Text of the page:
Tuesday, June 2, 2020

The Final Solution: Civil Disobedience and Mourning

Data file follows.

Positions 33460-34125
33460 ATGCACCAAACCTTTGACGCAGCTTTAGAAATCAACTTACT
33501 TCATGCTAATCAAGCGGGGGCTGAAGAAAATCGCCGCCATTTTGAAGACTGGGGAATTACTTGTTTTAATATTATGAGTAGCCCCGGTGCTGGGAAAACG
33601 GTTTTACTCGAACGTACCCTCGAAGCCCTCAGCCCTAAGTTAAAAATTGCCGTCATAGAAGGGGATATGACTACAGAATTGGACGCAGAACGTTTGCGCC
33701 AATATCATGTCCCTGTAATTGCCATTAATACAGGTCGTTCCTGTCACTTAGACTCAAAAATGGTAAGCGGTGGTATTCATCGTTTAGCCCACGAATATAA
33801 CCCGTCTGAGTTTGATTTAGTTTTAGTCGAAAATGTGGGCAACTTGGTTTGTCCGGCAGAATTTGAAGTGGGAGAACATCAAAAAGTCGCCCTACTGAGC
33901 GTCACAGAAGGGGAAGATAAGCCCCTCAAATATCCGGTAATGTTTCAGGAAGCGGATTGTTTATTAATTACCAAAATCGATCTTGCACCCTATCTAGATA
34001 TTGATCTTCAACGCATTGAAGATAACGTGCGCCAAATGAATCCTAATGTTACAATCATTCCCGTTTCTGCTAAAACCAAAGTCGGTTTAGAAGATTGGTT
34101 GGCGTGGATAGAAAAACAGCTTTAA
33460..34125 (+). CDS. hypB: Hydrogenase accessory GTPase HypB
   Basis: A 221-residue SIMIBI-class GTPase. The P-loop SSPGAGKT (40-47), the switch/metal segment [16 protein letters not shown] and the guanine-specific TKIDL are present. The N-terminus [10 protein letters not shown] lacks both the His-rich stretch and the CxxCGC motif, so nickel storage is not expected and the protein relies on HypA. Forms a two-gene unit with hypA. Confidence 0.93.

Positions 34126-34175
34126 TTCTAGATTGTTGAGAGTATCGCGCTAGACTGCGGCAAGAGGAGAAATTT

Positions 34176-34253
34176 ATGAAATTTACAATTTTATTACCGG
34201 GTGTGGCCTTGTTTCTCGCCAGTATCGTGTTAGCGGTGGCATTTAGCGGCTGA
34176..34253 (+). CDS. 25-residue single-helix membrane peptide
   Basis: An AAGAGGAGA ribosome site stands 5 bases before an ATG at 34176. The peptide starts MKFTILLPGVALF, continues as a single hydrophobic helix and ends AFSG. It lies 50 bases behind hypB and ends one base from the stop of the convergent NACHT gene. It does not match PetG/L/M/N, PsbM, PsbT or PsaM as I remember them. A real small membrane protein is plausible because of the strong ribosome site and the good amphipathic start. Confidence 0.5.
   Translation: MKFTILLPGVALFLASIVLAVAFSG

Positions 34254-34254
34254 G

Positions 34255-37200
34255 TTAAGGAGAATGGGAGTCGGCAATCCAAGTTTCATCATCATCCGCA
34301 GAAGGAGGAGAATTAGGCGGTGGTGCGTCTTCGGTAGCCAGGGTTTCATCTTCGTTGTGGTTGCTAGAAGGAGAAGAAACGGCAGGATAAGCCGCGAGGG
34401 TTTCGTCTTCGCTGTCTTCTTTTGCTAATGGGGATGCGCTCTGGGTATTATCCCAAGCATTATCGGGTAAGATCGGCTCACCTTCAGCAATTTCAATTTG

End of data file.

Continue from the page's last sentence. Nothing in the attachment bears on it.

The exchanging of expressions of grief (as in the case of the recent murder of George Floyd), of horror (at the Tweets like “when the looting starts, the shooting starts”) or rage (at latest presidential order repealing a hard won human advance), can become like a salutation. You may even feel that the emotion is trivialized by its repetition and uniformity. People who prize speech as a unique expression of consciousness become bothered when their words become co-opted or deafened as they become part of a chorus. You may want to do something, but as an individual who lends a particular imprint and set of stipulations on your utterances. Of course, voting comprises the same problem. Say you’re a democrat in a heavily blue state like New York, why bother going to the polls, if it’s not going to make a difference and ditto in a heavily red state where the outcome of elections is often a fait accompli? Some clergymen suggest silence in the face of mourning and grief. What are you going to say to someone who has lost a beloved spouse or relative? Expressions of consolation tend to be pro forma and any attempt to be reassuring or encouraging can be a major irritant to someone who's inundated with darkness. Showing up turns out to be all that you can do and its impact is increased when there’s no attempt to make one’s individual presence felt. Less is more. On a collective level, this is the power of the silent march and the kind of civil disobedience that both Gandhi and Martin Luther King advocated. Of course, the value of civil disobedience is countermanded by those who say that if no one was listening before, silence is like closing the lid on the coffin. And that’s a point that’s equally hard to deny.

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